• Shazia Memon LUMHS Jamshoro, Pakistan
  • Farzana Shiakh LUMHS, Jamshoro.
  • Asadullah Makhdoom LUMHS, Jamshoro.
  • S. M. Tahir LUMHS, Jamshoro.



Vitamin D deficiency,, secondary hyperparathyroidism,, bone mineral density,, Children.


Deficiency of vitamin D is an emerging issue in children worldwide. It has been
observed that all patients with vitamin D deficiency does not manifest clinical features or hyperparathyroid
response. In this study we have evaluated the interaction of serum vitamin D level,
parathyroid hormone (PTH) level and bone mineral density (BMD) in children. Objectives: Our
objectives were to determine the frequency of Vitamin D deficiency in children and association of
low serum D level with serum parathyroid level and bone mineral density (BMD). Study Design:
Descriptive cross sectional study. Period: June 2012 to May 2014. Setting: Pediatric and Orthopediatric
out-patient departments. Material & Methods: A total of 500 children up to 15 years
with low serum vitamin D level were enrolled to analyze the interaction of Serum vitamin D, PTH
and BMD. Patients were divided in groups on the basis of serum PTH. We have categorize the
deficiency of Vitamin D on the basis of level of 25OHD. It was defined as severe (25OHD ≤ 5
ng/ml), moderate (25OHD≤ 10 ng/ml) and mild (25OHD ≤ 20 ng/ml) and hyperparathyroidism
(SHPT) was valued if level >65 pg/ml. All children with 25OH ≤ 20 ng/ml were included and
association with SHPT and BMD were measured. Results: It has been observed that 30–40%
of patients with moderate and severe deficiency of vitamin D respectively had shown increased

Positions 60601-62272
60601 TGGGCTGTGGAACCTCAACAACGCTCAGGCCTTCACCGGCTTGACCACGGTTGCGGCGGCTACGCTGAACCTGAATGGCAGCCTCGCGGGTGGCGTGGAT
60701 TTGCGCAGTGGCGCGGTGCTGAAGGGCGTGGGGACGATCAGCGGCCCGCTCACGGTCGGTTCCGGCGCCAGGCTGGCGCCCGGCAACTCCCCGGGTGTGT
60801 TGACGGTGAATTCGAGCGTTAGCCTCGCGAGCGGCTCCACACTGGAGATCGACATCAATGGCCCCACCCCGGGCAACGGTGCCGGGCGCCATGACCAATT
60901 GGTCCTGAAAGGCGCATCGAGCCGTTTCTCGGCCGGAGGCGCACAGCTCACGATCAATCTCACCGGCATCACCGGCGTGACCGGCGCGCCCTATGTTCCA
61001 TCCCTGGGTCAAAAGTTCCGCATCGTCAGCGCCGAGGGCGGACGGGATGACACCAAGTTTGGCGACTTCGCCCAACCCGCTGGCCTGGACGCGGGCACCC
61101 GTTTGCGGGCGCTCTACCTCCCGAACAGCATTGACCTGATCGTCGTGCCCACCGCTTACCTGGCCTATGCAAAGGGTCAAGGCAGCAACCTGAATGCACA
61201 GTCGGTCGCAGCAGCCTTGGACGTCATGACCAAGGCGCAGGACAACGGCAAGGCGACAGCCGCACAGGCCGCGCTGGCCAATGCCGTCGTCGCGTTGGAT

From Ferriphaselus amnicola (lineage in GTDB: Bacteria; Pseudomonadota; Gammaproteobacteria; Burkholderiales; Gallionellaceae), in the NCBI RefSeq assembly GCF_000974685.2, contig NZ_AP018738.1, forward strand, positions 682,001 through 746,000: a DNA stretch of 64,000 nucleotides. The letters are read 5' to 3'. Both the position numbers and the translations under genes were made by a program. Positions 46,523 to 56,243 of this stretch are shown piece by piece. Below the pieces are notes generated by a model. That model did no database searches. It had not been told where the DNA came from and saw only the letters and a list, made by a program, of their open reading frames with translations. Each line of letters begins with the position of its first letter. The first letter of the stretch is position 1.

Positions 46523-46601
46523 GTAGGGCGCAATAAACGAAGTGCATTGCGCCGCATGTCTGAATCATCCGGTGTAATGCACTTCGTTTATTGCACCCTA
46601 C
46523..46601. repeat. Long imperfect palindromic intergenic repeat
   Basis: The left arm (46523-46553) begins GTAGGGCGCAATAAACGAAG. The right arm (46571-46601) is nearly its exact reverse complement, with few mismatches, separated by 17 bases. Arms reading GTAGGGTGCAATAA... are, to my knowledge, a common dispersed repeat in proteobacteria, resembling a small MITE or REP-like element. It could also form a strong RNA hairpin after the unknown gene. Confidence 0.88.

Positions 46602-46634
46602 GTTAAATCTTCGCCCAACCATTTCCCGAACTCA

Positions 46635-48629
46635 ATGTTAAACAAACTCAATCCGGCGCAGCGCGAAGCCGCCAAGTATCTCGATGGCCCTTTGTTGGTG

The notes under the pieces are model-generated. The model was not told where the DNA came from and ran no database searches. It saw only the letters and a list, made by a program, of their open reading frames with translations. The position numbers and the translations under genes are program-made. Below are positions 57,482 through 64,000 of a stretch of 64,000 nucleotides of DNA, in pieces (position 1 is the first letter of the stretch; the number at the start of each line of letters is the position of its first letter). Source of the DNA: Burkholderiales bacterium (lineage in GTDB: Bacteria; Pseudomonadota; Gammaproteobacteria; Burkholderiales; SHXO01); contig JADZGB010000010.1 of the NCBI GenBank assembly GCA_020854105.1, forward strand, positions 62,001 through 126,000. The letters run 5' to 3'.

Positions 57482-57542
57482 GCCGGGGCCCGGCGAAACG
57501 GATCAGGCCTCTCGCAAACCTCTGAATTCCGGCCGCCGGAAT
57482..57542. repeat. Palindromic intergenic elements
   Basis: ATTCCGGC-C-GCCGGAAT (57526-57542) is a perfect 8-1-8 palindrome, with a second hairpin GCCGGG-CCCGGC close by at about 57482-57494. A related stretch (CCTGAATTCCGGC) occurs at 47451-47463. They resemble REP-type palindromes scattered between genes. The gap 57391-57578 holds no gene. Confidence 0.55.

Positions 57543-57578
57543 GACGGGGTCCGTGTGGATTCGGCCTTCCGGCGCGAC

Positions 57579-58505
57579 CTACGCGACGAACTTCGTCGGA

level of PTH. Bone mineral density has demonstrated decline pattern from PTH Quartile 1to
Quartile 4 at all sites in children, with only minimal difference (decreasing trend) in serum
25OHD levels between these quartiles. The critical level of parathyroid hormone beyond which
BMD going to decline is 35 pg/ml. No demonstrable difference has been observed in BMD
within each PTH quartile according to categorization of Vitamin D Deficiency. Conclusions:
Around 40% of the patients having low serum vitamin D level demonstrated SHPT. Regarding
the BMD levels, it begins to decreases at PTH levels currently well thought-out to be normal.
So there is a need to re-define SHPT among different age groups considering the relationship
linking PTH and BMD. This may also affect guidelines regarding vitamin d supplementation in
patients with vitamin D deficiency.

Author Biographies

Shazia Memon, LUMHS Jamshoro, Pakistan

Associate Professor of Pediatrics

Farzana Shiakh, LUMHS, Jamshoro.

Assistant Professor of Pediatrics

Asadullah Makhdoom, LUMHS, Jamshoro.

Associate Professor of Orth-

S. M. Tahir, LUMHS, Jamshoro.

Associate Professor
Plastic Surgery